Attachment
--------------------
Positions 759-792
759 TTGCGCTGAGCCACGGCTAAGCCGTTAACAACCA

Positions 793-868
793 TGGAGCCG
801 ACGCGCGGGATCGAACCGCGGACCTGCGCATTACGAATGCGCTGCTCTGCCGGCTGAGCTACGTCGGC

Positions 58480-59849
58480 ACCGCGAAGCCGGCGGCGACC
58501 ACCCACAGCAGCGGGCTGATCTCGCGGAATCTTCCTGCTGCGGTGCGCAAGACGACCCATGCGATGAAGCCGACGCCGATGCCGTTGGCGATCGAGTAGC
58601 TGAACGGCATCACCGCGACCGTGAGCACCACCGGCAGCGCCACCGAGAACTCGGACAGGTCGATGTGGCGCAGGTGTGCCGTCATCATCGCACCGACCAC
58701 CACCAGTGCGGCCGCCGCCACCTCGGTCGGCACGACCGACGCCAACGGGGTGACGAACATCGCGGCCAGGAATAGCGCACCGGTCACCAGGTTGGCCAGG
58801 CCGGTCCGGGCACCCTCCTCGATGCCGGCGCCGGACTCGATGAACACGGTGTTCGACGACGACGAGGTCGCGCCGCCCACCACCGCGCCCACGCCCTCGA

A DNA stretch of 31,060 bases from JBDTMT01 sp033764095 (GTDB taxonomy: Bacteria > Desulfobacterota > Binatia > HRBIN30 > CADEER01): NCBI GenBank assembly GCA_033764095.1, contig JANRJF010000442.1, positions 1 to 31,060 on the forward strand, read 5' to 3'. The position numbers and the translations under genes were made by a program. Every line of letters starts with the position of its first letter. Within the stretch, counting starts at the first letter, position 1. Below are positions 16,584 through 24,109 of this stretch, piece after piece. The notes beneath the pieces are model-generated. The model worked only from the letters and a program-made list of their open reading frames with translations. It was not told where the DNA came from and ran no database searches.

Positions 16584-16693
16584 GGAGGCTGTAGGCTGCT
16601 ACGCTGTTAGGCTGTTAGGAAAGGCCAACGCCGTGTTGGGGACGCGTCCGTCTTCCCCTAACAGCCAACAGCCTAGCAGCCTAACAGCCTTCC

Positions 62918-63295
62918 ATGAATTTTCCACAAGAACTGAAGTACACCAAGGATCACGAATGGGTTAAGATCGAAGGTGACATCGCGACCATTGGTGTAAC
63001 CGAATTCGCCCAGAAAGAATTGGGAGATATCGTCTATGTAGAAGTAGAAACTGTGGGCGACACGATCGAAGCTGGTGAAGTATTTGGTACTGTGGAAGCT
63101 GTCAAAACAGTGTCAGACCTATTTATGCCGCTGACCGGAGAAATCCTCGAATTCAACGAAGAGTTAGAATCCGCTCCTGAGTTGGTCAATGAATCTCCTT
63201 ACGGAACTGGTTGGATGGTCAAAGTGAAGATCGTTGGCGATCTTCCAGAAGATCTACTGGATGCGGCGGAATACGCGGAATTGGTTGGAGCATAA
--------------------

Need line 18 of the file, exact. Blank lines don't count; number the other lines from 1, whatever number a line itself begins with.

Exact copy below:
63001 CGAATTCGCCCAGAAAGAATTGGGAGATATCGTCTATGTAGAAGTAGAAACTGTGGGCGACACGATCGAAGCTGGTGAAGTATTTGGTACTGTGGAAGCT